After about 130 matches -- and a week's worth of eliminators -- it's down to the final eight teams who'll bang away in their quest for the Minor League Cricket championship trophy. The do-or-die nature of the eliminators brought out the best in a lot of players and teams and made for some of the most exciting cricket of the season.
In the Atlantic Conference, the Southern Division's Atlanta Fire guaranteed themselves another shot at the title as they took down the Ft. Lauderdale Lions. The Fire, who lost to the Seattle Thunderbolts in last year's final, got off to a solid start with knocks of 24 and 45 from Steven Taylor and the very, very recently acquired Lendl Simmons. It was a breakthrough 20-run 19th over with sixes from MiLC veterans Obus Pienaar and Corne Dry, though, that allowed them to post a 157 total. (Read more...)
They say the two things that you never want to see how they're actually made are your laws and your sausages. You may want to add a third thing to that list -- Minor League Cricket playoff tie-breaker criteria. The regular season wrapped up over the weekend and we now, finally, have a breakdown of how the postseason will unfold. It's shaping up to be an exciting next couple of weeks as 14 teams get pared down to the Super Eight and eventually down to the two teams that will square off in Grand Prairie Stadium on October 1. (Read more...)
Why an already really busy guy decided to devote a ridiculous amount of his time to watching, thinking about, reading about, and writing about a sport he only discovered a few years ago.
Most Americans have a preconception about cricket -- that it’s a complex and slow-paced, days-long game played in England by guys dressed in white. And while, yes, this is partially true, it's generally based on very limited exposure. (It'd be like generalizing that football is a game played only by giant, freezing guys in Buffalo and Green Bay.)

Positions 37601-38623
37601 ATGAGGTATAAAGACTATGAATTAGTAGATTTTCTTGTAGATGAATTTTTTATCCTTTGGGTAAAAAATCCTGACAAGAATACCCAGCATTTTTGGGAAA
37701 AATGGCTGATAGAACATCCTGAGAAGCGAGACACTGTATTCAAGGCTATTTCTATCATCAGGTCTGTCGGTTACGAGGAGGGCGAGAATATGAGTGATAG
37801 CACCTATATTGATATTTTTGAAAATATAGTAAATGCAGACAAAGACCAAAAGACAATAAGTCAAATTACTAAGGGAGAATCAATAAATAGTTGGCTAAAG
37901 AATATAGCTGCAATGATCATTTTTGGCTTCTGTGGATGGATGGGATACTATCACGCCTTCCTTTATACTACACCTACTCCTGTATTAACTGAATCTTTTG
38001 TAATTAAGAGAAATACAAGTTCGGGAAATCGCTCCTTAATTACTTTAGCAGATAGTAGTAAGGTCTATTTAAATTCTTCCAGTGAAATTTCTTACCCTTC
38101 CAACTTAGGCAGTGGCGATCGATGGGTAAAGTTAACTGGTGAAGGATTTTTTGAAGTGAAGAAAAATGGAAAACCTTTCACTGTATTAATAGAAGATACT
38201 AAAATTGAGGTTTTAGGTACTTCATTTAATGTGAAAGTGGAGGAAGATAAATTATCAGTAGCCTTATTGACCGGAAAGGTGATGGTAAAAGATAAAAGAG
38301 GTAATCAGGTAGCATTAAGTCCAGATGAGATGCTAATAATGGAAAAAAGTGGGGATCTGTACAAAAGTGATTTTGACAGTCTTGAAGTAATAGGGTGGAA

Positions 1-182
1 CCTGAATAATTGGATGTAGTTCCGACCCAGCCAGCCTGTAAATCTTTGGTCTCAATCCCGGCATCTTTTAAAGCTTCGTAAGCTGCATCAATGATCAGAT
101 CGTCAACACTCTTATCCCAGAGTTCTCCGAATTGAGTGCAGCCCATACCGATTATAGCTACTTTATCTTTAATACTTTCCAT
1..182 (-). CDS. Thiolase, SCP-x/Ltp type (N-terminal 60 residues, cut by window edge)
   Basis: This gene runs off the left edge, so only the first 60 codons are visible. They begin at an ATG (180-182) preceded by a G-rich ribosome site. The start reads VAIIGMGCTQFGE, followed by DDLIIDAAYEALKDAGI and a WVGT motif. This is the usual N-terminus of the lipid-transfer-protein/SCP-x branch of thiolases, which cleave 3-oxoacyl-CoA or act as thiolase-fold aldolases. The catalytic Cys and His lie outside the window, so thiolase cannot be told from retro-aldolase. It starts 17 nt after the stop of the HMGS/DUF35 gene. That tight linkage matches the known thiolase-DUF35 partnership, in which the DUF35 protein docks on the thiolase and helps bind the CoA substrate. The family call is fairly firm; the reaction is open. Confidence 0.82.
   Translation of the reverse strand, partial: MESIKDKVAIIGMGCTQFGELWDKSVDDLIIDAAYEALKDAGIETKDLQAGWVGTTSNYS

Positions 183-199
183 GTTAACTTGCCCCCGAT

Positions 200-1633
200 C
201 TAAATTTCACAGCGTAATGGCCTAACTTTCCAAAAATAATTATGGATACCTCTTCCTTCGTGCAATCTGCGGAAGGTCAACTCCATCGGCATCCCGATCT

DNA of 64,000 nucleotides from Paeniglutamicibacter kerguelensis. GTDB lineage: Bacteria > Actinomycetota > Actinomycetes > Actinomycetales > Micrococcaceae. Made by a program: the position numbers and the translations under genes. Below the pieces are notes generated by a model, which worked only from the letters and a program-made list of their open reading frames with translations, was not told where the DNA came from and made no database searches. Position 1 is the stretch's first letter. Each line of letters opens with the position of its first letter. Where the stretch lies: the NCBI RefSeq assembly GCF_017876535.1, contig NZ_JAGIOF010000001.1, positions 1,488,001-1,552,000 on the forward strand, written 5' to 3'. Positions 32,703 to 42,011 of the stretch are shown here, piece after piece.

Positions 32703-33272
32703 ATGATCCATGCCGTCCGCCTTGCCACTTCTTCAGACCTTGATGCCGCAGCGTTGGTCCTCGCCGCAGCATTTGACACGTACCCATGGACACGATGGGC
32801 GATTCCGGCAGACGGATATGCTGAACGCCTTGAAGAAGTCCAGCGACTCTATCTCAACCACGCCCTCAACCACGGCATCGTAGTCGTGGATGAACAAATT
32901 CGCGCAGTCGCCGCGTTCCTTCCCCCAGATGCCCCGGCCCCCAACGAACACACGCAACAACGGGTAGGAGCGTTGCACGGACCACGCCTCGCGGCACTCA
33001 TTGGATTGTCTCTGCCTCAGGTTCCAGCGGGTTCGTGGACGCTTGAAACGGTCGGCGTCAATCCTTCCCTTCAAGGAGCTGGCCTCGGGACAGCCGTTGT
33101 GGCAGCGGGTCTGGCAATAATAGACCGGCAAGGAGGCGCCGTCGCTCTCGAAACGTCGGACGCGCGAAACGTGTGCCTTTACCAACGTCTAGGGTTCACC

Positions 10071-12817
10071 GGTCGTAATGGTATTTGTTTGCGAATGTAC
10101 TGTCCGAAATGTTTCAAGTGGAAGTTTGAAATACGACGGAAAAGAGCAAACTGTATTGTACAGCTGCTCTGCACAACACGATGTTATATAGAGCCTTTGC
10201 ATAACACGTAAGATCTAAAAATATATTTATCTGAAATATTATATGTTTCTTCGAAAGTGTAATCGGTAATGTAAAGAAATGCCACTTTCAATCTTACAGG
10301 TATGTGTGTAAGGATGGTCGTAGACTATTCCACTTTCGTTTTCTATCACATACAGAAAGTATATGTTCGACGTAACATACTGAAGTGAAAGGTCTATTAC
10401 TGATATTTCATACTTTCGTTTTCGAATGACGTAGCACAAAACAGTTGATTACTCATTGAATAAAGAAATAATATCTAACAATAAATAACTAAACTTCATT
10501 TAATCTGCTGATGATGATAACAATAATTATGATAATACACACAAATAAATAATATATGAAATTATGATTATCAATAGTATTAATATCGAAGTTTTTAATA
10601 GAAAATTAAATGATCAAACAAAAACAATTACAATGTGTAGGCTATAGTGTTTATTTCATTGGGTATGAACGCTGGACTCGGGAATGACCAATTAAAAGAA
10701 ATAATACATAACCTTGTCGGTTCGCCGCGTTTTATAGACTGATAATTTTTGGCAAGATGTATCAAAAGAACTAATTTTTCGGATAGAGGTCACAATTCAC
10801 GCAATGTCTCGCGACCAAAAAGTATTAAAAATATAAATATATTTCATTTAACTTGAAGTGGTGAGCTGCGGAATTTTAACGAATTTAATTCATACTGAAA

The fact is that cricket is just a really weird version of baseball. Take a big swig of NyQuil, go to sleep, and have a dream about baseball. That's cricket.
Batters have to be a bizarre combination of Tuukka Rask, Ichiro, and Mike Trout. The guys throwing to the batters are not only gunning it at 90-plus mph, but they get the added advantage of being able to bounce the ball to further mess with the hitter. No one on the fielding team -- other than the guy that's essentially the catcher -- is allowed to wear a glove. (And the ball is even harder than a baseball.) Oh, and there's no foul ground. You can hit the ball anywhere.
A NyQuil dream about baseball.
Other than that, though, the rules are incredibly similar to baseball.
My goal for CricAmerica is to have you be able to watch, understand, and enjoy cricket. Your initial investment is minimal. Start with The Rules section and the Features section and then poke around the rest of the site, which is constantly being updated.
The return on your investment? The ability to enjoy the athleticism, excitement, and drama of the second most popular sport on the planet while also learning about history, politics, and other cultures.
More importantly, it'll let you pretend to work while watching the best players in the world square off live in an Indian Premier League game at 11:00 on a Tuesday morning.